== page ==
unreachable realm, "realm hints" can be provided as described
 [RFC4284].  However, this approach has severe scalability
 limitations, as outlined in Appendix A.1.

2.4. Network Capabilities Discovery

 Network capability discovery focuses on discovery of the services
 offered by networks, not just the capabilities of individual points
 of attachment.  By acquiring additional information on access network
 characteristics, it is possible for users to make a more informed
 access decision.  These characteristics may include:
 o  Roaming relationships between the access network provider and
    other network providers and associated costs.  Where the network
    access client is not pre-configured with an identity and
    credentials corresponding to a local access network, it will need
    to be able to determine whether one or more home realms are
    reachable from an access network so that successful authentication
    can be possible.
 o  EAP authentication methods.  While the EAP authentication methods
    supported by a home realm can only be determined by contacting the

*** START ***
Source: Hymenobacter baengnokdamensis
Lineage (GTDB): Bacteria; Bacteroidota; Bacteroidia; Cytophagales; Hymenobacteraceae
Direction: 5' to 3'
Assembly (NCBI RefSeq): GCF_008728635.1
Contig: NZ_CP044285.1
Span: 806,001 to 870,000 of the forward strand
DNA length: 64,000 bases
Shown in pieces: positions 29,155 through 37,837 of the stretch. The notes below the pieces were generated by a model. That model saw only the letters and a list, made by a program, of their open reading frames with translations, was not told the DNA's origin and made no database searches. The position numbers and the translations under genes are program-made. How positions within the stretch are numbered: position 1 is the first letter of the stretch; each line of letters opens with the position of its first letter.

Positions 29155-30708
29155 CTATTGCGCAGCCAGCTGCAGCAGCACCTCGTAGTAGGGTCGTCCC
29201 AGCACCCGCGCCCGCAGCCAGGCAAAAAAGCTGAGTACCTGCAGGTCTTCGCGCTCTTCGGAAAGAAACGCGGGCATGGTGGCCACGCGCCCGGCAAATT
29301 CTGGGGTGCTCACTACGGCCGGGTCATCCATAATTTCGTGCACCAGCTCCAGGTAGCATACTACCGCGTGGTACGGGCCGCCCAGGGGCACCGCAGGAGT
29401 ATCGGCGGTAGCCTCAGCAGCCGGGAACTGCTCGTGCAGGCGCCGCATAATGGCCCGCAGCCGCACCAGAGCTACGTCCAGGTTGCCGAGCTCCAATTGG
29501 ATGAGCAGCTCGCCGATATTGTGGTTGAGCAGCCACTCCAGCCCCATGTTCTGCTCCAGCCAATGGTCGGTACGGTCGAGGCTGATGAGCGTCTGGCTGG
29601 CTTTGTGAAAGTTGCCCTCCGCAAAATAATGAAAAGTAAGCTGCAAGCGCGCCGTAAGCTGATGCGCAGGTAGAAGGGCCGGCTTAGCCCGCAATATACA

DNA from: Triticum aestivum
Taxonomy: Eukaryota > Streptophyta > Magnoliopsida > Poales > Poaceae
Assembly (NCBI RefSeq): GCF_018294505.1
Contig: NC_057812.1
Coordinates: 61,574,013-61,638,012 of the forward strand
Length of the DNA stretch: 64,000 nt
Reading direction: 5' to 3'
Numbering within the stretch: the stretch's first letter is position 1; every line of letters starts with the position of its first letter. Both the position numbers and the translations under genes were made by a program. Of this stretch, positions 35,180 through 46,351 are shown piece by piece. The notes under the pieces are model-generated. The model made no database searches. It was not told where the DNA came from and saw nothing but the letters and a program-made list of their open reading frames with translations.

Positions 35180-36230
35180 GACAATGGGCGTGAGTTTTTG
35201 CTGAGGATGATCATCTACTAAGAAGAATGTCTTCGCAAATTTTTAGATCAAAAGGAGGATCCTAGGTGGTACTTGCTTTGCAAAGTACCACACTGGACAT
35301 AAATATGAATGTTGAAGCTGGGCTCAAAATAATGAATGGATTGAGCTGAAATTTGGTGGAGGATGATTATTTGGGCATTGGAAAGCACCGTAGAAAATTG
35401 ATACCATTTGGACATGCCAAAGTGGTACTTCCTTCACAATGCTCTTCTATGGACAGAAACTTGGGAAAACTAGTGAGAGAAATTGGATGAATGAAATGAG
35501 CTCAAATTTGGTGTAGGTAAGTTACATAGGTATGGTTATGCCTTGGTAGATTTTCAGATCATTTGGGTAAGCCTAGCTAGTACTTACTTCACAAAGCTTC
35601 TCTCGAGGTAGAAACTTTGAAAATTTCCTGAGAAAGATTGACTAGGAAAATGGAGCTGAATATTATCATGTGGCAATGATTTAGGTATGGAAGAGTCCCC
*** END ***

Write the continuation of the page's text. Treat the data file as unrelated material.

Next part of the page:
home AAA server, it is possible that the local realm will also
    support one or more EAP methods.  For example, a user may be able
    to utilize EAP-SIM (Extensible Authentication Protocol -
    Subscriber Identity Module) to authenticate to the access network
    directly, rather than having to authenticate to the home network.
 o  End-to-end quality of service capability.  While local quality of
    service capabilities are typically advertised by the access
    network (e.g., support for Wi-Fi Multimedia (WMM)), the
    availability of end-to-end QoS services may not be advertised.
 o  Service parameters, such as the existence of middleboxes or
    firewalls.  If the network access client is not made aware of the
    Internet access that it will receive on connecting to a point of
    attachment, it is possible that the user may not be able to access
    the desired services.
 Reference [IEEE.11-04-0624] classifies the possible steps at which
 IEEE 802.11 networks can acquire this information:

Arkko, et al. Informational [Page 17] RFC 5113 Network Discovery and SP January 2008

 o  Pre-association
 o  Post-association (or pre-authentication)